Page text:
National Black Justice Coalition (2017): The National Black Justice Coalition (NBJC) is a civil rights organization dedicated to the empowerment of Black lesbian, gay, bisexual, transgender, and queer (LGBTQ) people, including people living with HIV/AIDS. NBJC’s mission is to end racism, homophobia, and LGBTQ bias and stigma. As America’s leading national Black LGBTQ civil rights organization focused on federal public policy, NBJC has accepted the charge to lead Black families in strengthening the bonds and bridging the gaps between the movements for racial justice and LGBTQ equality.

Substance Abuse Prevention In The LGBT Community (2018): Culturally sensitive peer support programs, therapy, and community services can help to reduce the risk of substance abuse and mental health problems in the LGBTQ community.

TransAlive! (2016). The TransAlive Akron support group meets on the 4th Tuesday of each month, 6-8 p.m. at Fairlawn West United Church of Christ, 2095 W. Market Street, Akron. These meetings are facilitated by TransOhio’s Jake Nash. No matter where you have come from or where your life’s journey is taking you, you are welcome. Gender is fluid and no matter where you fit, wither you identify as an FTM, MTF, cross dresser, gender bender, or just questioning your gender, you fit perfectly with TransAlive. We are a family so come and join us. For more information, call Jake Nash at 330.240.1600.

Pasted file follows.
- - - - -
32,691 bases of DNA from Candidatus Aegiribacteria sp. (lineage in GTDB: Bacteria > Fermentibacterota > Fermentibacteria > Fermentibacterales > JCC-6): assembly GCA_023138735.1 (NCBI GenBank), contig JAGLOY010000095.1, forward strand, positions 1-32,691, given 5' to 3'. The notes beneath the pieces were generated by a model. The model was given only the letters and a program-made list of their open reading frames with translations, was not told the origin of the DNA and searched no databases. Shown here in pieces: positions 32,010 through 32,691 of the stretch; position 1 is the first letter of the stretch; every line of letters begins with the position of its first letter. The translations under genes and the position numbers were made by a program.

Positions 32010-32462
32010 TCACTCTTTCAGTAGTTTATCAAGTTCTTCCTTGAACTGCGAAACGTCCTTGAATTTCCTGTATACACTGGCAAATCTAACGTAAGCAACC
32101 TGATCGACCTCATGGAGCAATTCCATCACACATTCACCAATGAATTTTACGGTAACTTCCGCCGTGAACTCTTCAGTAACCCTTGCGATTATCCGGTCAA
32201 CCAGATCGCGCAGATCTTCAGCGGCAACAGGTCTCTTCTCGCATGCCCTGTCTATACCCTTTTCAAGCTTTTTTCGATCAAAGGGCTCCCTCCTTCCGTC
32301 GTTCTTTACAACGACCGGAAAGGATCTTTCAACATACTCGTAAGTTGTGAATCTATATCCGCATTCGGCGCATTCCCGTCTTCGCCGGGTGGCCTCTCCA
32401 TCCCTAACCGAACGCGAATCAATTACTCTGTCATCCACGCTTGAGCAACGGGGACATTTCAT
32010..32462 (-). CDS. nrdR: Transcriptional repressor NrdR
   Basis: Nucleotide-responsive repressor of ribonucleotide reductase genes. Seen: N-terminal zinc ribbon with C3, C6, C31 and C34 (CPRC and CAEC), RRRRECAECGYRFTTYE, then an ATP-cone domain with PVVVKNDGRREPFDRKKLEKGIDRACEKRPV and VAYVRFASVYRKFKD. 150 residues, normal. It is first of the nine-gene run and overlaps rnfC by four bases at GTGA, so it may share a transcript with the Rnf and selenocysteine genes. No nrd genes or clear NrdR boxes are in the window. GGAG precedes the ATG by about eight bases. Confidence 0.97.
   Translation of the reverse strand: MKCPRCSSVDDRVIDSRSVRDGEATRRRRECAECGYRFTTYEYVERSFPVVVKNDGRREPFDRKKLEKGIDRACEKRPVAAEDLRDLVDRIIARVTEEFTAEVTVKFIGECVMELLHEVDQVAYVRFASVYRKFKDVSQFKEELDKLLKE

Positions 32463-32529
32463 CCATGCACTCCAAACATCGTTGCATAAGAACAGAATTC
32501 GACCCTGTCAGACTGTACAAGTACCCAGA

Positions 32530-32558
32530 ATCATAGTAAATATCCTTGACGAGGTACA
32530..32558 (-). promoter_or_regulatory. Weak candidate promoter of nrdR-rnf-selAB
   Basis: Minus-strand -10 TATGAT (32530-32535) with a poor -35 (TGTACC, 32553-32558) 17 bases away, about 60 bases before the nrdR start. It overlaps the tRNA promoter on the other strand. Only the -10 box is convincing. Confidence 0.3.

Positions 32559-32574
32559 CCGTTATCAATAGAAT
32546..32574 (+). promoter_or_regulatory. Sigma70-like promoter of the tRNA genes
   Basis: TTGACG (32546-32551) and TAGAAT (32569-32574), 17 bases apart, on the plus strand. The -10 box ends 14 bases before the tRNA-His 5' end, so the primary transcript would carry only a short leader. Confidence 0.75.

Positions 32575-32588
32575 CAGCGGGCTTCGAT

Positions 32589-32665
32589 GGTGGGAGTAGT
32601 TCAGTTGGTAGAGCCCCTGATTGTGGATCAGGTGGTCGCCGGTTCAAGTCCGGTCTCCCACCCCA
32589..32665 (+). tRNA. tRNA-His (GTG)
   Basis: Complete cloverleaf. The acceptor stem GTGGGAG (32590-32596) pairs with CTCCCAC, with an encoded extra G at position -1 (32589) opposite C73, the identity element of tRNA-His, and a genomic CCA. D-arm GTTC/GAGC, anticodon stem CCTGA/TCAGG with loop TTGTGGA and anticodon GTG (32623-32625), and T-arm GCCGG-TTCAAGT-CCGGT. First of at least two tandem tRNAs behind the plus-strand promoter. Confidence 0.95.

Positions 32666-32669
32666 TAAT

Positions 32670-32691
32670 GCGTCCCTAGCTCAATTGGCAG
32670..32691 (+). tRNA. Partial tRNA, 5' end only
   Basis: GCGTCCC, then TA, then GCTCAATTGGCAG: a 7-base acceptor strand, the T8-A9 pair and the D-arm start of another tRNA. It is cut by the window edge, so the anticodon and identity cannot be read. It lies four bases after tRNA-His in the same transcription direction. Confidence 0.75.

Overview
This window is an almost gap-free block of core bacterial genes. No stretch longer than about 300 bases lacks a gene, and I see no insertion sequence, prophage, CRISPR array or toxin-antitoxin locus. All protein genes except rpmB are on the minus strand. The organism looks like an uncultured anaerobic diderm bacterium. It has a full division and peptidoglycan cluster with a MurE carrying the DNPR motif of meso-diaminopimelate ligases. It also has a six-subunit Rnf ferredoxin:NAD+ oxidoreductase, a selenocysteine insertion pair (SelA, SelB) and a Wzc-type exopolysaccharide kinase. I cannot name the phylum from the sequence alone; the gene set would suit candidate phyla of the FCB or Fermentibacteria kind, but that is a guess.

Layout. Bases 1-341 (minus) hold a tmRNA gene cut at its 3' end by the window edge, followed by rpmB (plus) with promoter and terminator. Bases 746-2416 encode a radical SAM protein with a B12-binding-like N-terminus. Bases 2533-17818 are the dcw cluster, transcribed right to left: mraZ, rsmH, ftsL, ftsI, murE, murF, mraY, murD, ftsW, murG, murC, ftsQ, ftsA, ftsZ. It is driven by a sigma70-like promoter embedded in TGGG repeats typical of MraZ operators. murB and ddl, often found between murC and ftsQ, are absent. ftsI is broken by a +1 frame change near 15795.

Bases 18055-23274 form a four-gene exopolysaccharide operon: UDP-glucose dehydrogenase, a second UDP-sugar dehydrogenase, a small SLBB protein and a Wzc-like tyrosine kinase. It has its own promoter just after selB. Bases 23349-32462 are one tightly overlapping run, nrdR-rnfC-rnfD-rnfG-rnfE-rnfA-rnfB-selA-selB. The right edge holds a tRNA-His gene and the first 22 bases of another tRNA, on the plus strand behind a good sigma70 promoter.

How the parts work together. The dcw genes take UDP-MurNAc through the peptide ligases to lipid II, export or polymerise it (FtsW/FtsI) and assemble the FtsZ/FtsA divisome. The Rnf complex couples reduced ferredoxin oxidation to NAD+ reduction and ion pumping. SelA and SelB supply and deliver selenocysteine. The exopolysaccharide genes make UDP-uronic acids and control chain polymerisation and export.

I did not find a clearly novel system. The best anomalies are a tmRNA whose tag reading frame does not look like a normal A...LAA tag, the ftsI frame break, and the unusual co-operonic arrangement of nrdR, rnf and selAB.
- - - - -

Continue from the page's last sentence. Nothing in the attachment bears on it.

TransFamily (2016). TransFamily is a transgender support group in the Cleveland, Ohio, metropolitan area. We hold regular support group meetings in Cleveland that are open to everyone. All transgender individuals, family members, friends, spouse/partner(s), and advocates are welcome at the meetings.

Transgender Law Center (2017): Transgender Law Center changes law, policy, and attitudes so that all people can live safely, authentically, and free from discrimination regardless of their gender identity or expression. The Transgender Law Center envisions a future where gender self-determination and authentic expression are seen as basic rights and matters of common human dignity.

TransOhio (2016). TransOhio serves the Ohio transgender and ally communities by providing services, education, support and advocacy which promotes and improves the health, safety and life experience of the Ohio transgender individual and community.

Resources for high school students